In contrast, Portland State University in Portland, OR offers a certificate program that focuses on the business side of the craft brewing industry. Again, this is a four-course program with students being required to complete courses in Basic Business for Craft Beverage and Craft Beverage Business Management. Students then have to take two of the following three courses – Strategic Craft Beverage Marketing, Finance and Accounting for the Craft Brewery, and Craft Beverage Distribution. All courses are only offered online with each one taking four to five weeks to complete. The target audience are home brewers who might be interested in commercializing their hobby as well as industry professionals who wish to advance their knowledge of the business aspects of the industry. While brewing is emphasized in the courses many of the principles taught can be applied to operating and running distilleries and cideries.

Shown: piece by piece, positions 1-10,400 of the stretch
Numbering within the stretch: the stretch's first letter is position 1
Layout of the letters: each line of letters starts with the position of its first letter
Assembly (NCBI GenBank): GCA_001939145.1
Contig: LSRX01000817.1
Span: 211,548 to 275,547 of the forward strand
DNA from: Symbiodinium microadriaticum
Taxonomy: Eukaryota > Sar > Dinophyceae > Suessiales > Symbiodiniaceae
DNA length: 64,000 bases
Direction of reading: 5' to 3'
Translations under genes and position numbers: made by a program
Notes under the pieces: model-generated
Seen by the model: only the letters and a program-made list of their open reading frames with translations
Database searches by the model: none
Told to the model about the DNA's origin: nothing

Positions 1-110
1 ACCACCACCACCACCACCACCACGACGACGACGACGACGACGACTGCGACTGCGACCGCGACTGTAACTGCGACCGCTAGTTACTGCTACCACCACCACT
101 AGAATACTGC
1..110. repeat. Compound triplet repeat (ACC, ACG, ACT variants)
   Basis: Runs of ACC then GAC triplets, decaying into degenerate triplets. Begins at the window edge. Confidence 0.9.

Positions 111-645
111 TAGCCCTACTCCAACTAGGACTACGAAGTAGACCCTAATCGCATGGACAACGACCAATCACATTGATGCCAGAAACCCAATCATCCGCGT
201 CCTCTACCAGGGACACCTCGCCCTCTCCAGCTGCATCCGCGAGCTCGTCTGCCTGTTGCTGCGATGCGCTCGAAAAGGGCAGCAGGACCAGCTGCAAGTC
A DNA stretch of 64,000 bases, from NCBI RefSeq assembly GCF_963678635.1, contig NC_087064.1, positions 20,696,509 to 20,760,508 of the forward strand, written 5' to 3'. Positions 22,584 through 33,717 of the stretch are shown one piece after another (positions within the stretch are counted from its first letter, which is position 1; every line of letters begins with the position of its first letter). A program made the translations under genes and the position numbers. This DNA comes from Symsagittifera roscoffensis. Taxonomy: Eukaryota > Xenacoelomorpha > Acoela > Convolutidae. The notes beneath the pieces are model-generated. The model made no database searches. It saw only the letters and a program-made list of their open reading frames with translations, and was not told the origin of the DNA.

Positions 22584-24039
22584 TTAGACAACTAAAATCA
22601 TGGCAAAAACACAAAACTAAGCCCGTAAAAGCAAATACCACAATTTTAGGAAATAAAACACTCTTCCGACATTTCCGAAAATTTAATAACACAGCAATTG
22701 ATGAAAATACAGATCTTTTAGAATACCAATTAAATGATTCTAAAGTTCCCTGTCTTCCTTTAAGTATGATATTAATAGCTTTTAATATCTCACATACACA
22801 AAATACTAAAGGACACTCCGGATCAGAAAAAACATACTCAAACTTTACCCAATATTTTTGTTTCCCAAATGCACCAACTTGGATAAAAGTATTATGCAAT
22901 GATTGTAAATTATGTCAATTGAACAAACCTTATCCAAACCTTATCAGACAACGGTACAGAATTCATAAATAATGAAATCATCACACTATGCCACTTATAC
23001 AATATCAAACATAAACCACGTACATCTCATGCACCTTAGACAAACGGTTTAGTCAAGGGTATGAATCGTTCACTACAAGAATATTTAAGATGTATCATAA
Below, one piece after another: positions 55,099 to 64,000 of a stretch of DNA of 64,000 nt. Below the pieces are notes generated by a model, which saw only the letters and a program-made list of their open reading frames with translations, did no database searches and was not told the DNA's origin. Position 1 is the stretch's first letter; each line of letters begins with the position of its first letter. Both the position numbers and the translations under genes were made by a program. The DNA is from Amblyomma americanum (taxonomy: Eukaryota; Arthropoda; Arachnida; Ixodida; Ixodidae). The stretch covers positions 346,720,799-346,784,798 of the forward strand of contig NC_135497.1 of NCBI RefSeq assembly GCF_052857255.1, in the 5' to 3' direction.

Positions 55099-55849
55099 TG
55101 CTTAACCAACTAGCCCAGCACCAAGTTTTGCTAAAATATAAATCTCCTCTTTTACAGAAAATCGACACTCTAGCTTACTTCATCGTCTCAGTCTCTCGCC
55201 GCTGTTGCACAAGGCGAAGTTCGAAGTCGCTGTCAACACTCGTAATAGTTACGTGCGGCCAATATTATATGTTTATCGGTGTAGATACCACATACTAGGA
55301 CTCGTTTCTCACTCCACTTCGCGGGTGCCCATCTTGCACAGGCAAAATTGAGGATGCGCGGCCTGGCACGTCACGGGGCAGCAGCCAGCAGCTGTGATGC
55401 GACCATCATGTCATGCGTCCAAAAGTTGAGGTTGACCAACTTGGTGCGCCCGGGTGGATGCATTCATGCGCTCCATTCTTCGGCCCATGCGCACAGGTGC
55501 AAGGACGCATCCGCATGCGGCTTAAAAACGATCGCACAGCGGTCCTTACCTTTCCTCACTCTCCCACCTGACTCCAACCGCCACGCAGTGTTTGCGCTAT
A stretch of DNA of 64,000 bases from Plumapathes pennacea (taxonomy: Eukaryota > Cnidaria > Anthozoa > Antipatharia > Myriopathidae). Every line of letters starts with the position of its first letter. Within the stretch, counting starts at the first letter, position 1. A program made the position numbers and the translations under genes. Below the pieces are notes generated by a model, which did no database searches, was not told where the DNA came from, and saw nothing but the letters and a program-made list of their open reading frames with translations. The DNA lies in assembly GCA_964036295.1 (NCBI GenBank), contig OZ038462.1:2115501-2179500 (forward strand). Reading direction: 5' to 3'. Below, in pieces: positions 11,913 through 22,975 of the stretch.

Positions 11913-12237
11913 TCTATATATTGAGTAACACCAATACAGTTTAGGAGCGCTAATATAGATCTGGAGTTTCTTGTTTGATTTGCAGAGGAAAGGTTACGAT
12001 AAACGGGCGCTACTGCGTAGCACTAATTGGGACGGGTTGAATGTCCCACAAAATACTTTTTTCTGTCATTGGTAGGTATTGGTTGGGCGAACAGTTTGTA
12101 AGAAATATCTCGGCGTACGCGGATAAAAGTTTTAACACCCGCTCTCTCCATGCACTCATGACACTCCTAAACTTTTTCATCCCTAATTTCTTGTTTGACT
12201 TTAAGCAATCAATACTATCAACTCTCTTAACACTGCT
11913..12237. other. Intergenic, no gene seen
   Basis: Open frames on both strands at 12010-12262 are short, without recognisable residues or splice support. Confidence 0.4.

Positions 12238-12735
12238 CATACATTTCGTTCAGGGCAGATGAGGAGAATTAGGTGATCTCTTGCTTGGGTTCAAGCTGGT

While knowledge attained in a formal classroom setting can be very useful it is only a piece of the training that someone working in (or hoping to work in) the craft brewing industry may find beneficial. The other piece is hands-on-experience and that can come in a variety of forms including an internship, job shadowing, and on-the-job training. Many of the courses of study offered by professional brewing-focused organizations are hybrid in nature, combining theoretical knowledge with practical experience. The American Brewers Guild (ABG) is one such organization that offers a variety of brewing-focused courses. These include courses in Brewing Science for the Advanced Homebrewer, Intensive Brewing Science and Engineering, and Lab Practices for the Small Brewery. Some of these courses of study comprise a combination of formal instruction and practical training. For example the Guild’s twenty-eight week Craftbrewers’ Apprenticeship Program requires twenty-five weeks of formal instruction (via distance learning), one week at a working brewery, and five weeks of on-site practical training at another working brewery.